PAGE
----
By Lindsay Pyle
On the morning of April 20, 2009, Sabrina Krauss was leaving her Santa Rosa home for work when she heard the fuzzy feedback of a police radio. She turned to find a female officer standing on the sidewalk looking at her house. Krauss saw the "ICE" emblem on the officer's shirt. Her husband, Okili Nguebari, who'd been at the cafe across the street, saw the commotion and came home. It was then that four more officers emerged from unmarked cars parked along the block. They rushed to restrain him, even though he didn't make any attempt to run.
Nguebari first came to the United States in 1981 on a student visa from the Republic of the Congo, eventually forced to quit because he couldn't afford it, thus violating his student visa. Trials for his deportation began in 1983 but were postponed for three years due to lack of a French interpreter.
During that time, Nguebari assimilated into the patchwork of American society. He began working for an electronics company, learned English and even found cultural proximity with other Congolese immigrants. The final issue for his deportation came in 1986. While awaiting appeal, he met Sabrina Krauss. They fell in love and married the next year. Today, Nguebari and Krauss have been married for 22 years, and have two full-grown American children—Olembe, 17, and Abanya, 21.
Nguebari still has a 23-year-old outstanding order of deportation that ICE came to put into action on the morning of April 20. After the arrest at his home, ICE held Nguebari briefly in San Francisco before moving him to a detention center in Eloy, Ariz., where he has remained without visitation rights. The hope is to appeal his order for deportation, which would enable Nguebari to post bond, have his trial moved back to San Francisco, and become a citizen.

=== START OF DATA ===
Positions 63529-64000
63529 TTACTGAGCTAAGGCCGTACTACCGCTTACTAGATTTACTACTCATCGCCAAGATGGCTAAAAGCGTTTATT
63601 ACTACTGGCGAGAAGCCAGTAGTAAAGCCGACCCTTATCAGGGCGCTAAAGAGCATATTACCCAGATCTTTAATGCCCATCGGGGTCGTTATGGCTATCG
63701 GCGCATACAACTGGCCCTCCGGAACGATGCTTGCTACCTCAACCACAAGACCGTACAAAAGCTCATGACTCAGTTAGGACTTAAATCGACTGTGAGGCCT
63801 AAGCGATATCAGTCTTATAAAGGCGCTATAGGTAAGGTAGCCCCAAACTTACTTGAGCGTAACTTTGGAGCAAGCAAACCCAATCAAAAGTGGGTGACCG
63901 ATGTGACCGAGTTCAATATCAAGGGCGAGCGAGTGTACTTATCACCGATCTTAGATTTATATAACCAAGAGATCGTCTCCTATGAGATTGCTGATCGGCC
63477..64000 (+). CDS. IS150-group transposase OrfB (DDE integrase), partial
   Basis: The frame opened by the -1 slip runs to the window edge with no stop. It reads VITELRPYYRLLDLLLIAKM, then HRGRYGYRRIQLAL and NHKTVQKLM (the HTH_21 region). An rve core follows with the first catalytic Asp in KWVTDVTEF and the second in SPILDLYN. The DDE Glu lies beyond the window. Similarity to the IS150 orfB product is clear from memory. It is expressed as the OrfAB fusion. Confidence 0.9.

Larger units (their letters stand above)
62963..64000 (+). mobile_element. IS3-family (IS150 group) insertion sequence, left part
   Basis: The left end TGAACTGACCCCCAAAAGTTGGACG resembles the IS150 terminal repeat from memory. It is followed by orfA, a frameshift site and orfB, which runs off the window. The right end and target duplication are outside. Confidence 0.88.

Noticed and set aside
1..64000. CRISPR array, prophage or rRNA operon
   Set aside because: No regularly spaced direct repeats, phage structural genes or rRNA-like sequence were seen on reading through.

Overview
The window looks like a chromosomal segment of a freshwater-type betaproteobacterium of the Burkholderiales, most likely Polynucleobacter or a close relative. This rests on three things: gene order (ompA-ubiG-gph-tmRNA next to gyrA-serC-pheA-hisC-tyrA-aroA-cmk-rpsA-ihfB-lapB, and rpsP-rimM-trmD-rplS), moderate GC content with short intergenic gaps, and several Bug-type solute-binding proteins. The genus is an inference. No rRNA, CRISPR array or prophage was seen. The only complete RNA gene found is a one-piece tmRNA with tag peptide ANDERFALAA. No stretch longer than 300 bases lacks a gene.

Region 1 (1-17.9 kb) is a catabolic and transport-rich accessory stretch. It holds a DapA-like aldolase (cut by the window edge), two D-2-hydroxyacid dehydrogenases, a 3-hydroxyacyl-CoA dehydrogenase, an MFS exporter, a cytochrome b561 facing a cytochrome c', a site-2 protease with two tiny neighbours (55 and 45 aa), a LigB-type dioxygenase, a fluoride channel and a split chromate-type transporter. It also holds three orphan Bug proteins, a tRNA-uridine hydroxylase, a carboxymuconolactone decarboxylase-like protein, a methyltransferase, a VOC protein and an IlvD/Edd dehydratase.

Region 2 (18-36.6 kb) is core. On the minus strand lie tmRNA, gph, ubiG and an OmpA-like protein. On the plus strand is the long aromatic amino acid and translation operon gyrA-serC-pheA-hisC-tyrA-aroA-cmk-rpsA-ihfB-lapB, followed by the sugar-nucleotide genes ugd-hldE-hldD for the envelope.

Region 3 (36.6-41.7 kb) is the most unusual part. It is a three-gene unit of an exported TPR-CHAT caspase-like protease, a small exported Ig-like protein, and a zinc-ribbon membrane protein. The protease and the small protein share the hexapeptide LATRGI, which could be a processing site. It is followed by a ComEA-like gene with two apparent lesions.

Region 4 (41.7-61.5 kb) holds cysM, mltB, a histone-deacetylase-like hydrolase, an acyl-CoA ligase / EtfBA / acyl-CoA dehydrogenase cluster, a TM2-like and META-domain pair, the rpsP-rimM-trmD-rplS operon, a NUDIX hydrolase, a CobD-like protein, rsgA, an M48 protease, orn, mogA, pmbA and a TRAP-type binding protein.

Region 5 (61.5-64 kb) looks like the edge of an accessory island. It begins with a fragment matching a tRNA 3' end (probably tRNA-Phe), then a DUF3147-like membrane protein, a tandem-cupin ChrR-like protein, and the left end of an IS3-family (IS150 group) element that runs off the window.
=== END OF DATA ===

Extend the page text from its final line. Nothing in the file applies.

Krauss says that she and her husband were never trying to skirt immigration laws. They had filed for citizenship for Nguebari nearly 10 years ago, and, after nine years in limbo, he was eventually denied. Krauss thought, if anything, they would get a letter in the mail regarding his deportation rather than having officers arrive at their family home to arrest him. Nguebari renews his driver's license, pays his taxes and started a nonprofit called the United Africa Club. He and Krauss have lived in the same house for 15 years and remained in contact with immigration authorities. "A simple letter would have sufficed," Krauss says. "We were never trying to hide from anyone."
A fundraiser to defray Nguebari's legal costs featuring live music, food and drink, a silent auction and massages is planned for Friday, May 22. Krauss and her children only hope to bring their husband and father back home. Sebastopol Community Center. 390 Morris St. 7pm. $20 donation suggested. 707.823.1511. Donations can also be submitted online at http://okili.chipin.com
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